US-based biopharmaceutical firm Exelixis has reported disappointing top-line results from the final analysis of COMET-1, the Phase III trial of cabozantinib in men with metastatic castration-resistant prostate cancer (mCRPC).
The trial evaluated cabozantinib in mCRPC patients whose disease progressed after treatment with docetaxel as well as abiraterone and/or enzalutamide.
The company said that the trial failed to meet its primary endpoint of showing a statistically significant increase in overall survival (OS) for patients treated with cabozantinib as compared to prednisone.
The median OS for the cabozantinib arm of the Phase III trial was 11 months versus 9.8 months for the prednisone arm.
Exelixis president and chief executive officer Michael Morrissey said: "We are very disappointed that COMET-1 did not meet its primary endpoint of extending overall survival in men with mCRPC.
"We are grateful to the patients, physicians, nurses, caregivers, and other study team members who participated in the trial.
"We remain focused on the development programme for cabozantinib beyond mCRPC, including the ongoing METEOR and CELESTIAL phase 3 pivotal trials, from which we expect top-line data in 2015 and 2017, respectively."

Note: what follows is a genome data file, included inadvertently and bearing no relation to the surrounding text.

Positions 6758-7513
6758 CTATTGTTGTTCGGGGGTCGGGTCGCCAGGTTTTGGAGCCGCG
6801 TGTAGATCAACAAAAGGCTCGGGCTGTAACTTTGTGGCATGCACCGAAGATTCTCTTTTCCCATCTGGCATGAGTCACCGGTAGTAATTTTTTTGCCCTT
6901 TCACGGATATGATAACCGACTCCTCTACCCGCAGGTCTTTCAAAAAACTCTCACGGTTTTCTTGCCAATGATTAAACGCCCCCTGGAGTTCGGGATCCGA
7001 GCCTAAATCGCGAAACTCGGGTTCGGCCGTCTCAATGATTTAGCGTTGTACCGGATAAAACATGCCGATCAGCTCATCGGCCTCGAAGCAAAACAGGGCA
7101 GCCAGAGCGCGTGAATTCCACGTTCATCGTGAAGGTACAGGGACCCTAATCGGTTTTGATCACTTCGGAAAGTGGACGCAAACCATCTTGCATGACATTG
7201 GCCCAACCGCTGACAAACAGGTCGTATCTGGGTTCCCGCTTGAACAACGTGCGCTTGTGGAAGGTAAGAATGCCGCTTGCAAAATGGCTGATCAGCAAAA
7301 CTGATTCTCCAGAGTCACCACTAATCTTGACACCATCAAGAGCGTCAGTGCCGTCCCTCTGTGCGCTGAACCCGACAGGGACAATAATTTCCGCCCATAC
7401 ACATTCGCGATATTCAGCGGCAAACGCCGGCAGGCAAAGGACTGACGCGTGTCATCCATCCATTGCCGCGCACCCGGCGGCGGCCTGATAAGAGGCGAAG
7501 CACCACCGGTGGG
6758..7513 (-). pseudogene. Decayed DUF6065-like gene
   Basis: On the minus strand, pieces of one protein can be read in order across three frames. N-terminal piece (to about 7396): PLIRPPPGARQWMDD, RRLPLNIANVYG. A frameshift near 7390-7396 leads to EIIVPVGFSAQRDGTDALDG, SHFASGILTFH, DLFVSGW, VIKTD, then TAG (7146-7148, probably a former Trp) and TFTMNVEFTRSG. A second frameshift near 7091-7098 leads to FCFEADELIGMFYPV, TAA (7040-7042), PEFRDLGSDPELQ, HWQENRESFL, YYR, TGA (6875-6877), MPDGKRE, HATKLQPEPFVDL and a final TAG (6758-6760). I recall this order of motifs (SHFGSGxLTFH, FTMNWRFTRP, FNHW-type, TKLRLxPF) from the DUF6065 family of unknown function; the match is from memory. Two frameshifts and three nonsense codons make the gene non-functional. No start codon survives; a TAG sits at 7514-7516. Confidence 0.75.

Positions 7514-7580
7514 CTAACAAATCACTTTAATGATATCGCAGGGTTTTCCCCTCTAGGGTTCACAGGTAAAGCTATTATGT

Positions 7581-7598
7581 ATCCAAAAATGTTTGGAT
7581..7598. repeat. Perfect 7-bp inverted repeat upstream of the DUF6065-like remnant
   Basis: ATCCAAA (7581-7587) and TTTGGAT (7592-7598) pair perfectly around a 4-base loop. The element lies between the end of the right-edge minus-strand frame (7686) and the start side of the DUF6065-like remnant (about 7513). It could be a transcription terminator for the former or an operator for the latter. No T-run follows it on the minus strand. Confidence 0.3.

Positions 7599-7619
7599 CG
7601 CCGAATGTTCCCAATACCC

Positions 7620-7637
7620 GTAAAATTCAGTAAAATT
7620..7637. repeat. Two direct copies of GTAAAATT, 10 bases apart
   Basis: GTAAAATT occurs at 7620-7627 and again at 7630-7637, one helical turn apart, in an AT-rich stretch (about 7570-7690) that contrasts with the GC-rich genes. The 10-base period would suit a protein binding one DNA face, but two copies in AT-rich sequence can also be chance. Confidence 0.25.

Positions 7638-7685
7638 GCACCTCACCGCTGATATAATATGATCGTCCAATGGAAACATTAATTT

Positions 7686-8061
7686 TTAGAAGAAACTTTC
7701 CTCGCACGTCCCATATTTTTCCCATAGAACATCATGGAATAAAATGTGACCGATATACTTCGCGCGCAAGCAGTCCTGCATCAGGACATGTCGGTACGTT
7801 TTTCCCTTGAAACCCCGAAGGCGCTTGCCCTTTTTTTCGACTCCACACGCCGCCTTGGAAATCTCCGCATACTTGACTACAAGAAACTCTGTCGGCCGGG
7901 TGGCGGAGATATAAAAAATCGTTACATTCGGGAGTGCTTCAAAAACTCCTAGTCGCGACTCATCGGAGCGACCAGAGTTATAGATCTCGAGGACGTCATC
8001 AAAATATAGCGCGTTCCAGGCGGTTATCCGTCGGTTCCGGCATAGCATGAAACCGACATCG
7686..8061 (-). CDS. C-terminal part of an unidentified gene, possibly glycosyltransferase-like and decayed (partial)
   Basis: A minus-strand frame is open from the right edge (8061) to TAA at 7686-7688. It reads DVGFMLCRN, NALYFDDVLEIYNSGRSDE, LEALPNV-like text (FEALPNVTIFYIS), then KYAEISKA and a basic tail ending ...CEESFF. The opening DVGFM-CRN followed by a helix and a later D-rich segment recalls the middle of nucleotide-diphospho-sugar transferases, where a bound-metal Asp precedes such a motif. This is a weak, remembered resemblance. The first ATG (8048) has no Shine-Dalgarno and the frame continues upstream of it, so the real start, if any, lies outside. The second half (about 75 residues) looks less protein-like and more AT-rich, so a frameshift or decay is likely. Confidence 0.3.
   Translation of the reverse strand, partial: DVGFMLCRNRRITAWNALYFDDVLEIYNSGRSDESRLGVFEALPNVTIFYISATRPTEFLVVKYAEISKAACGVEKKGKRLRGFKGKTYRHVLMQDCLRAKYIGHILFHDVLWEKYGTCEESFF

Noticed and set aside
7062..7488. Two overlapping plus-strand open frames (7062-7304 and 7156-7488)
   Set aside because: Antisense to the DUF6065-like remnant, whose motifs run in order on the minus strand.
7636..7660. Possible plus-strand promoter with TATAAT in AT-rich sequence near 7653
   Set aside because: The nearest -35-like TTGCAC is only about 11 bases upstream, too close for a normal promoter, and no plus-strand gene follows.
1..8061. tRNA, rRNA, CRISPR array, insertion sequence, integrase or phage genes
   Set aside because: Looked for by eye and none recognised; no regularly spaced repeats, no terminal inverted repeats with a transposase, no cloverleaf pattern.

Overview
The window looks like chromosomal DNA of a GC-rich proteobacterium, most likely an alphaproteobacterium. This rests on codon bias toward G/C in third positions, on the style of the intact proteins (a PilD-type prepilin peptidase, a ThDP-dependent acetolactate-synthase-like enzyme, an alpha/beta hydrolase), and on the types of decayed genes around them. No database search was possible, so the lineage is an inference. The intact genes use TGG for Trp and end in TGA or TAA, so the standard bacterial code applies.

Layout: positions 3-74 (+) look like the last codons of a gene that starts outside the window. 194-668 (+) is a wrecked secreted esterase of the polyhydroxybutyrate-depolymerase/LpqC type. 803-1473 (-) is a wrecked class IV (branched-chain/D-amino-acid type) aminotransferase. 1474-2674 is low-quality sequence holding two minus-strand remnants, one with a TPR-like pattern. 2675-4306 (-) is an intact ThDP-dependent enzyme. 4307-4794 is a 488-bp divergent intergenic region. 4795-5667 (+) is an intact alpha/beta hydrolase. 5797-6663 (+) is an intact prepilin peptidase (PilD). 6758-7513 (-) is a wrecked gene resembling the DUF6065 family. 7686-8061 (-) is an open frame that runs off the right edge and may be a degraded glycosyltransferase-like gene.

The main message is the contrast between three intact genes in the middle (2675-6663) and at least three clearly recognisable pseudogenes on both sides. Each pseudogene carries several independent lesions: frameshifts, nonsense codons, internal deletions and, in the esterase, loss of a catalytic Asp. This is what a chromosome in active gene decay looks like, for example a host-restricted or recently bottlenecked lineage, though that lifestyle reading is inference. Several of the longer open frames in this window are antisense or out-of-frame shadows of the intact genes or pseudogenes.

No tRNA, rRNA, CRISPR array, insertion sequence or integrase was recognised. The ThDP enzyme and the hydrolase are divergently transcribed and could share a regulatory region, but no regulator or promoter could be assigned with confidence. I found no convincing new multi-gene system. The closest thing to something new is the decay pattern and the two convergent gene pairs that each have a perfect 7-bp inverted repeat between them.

Results from the COMET-1 are the subject of ongoing analyses and the company intends to submit additional data, including secondary and exploratory endpoints, for presentation at a future medical meeting.
In addition to OS, the exploratory endpoint of progression-free survival (PFS) as evaluated by the investigators is the only time-to-event-based endpoint for which data are available.
Based on the outcome of the COMET-1 trial, the company now intends to start a significant workforce reduction that will help in focusing on its financial resources on the late-stage clinical trials of cabozantinib in metastatic renal cell carcinoma (the METEOR trial) and advanced hepatocellular carcinoma (the CELESTIAL trial).
As a result of the outcome of trial, the company has deprioritised the clinical development of cabozantinib in mCRPC.
Patient enrolment has been stopped in COMET-2, a second major trial in mCRPC and evaluates pain palliation.
The company said that based on the outcome of COMET-2 trial, it will carry out discussions with regulatory authorities about the potential regulatory path, if any, of cabozantinib in mCRPC.
Other company-sponsored mCRPC trials, including a randomised Phase II trial of cabozantinib in combination with abiraterone, will also be stopped.
Image: Micrograph of prostate adenocarcinoma, acinar type, the most common type of prostate cancer. Photo: courtesy of Nephron.